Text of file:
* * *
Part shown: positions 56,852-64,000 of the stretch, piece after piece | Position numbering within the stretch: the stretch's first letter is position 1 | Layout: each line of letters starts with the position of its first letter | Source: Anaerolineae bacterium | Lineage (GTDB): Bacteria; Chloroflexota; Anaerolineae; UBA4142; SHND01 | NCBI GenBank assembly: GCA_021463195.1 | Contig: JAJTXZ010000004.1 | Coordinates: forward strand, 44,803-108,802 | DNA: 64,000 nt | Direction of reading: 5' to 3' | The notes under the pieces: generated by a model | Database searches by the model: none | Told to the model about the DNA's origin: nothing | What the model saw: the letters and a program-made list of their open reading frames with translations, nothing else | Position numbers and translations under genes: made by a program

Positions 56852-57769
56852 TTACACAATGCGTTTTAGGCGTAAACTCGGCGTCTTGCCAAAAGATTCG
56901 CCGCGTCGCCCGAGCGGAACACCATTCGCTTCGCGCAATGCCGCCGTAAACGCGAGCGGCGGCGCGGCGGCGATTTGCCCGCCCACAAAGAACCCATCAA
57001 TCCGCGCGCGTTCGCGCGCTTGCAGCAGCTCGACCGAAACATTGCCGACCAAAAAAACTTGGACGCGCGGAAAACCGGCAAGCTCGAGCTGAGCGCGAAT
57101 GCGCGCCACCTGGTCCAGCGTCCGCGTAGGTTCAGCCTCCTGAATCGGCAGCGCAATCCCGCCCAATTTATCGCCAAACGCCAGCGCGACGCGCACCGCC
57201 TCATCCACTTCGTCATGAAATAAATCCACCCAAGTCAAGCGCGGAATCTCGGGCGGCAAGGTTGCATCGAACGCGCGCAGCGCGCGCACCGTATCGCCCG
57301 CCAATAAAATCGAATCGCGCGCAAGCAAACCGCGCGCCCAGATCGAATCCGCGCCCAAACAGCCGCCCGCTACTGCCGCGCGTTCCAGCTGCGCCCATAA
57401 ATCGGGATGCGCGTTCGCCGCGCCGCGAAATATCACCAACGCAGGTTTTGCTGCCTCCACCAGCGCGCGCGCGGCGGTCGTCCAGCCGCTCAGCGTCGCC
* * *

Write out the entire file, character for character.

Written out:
Part shown: positions 56,852-64,000 of the stretch, piece after piece | Position numbering within the stretch: the stretch's first letter is position 1 | Layout: each line of letters starts with the position of its first letter | Source: Anaerolineae bacterium | Lineage (GTDB): Bacteria; Chloroflexota; Anaerolineae; UBA4142; SHND01 | NCBI GenBank assembly: GCA_021463195.1 | Contig: JAJTXZ010000004.1 | Coordinates: forward strand, 44,803-108,802 | DNA: 64,000 nt | Direction of reading: 5' to 3' | The notes under the pieces: generated by a model | Database searches by the model: none | Told to the model about the DNA's origin: nothing | What the model saw: the letters and a program-made list of their open reading frames with translations, nothing else | Position numbers and translations under genes: made by a program

Positions 56852-57769
56852 TTACACAATGCGTTTTAGGCGTAAACTCGGCGTCTTGCCAAAAGATTCG
56901 CCGCGTCGCCCGAGCGGAACACCATTCGCTTCGCGCAATGCCGCCGTAAACGCGAGCGGCGGCGCGGCGGCGATTTGCCCGCCCACAAAGAACCCATCAA
57001 TCCGCGCGCGTTCGCGCGCTTGCAGCAGCTCGACCGAAACATTGCCGACCAAAAAAACTTGGACGCGCGGAAAACCGGCAAGCTCGAGCTGAGCGCGAAT
57101 GCGCGCCACCTGGTCCAGCGTCCGCGTAGGTTCAGCCTCCTGAATCGGCAGCGCAATCCCGCCCAATTTATCGCCAAACGCCAGCGCGACGCGCACCGCC
57201 TCATCCACTTCGTCATGAAATAAATCCACCCAAGTCAAGCGCGGAATCTCGGGCGGCAAGGTTGCATCGAACGCGCGCAGCGCGCGCACCGTATCGCCCG
57301 CCAATAAAATCGAATCGCGCGCAAGCAAACCGCGCGCCCAGATCGAATCCGCGCCCAAACAGCCGCCCGCTACTGCCGCGCGTTCCAGCTGCGCCCATAA
57401 ATCGGGATGCGCGTTCGCCGCGCCGCGAAATATCACCAACGCAGGTTTTGCTGCCTCCACCAGCGCGCGCGCGGCGGTCGTCCAGCCGCTCAGCGTCGCC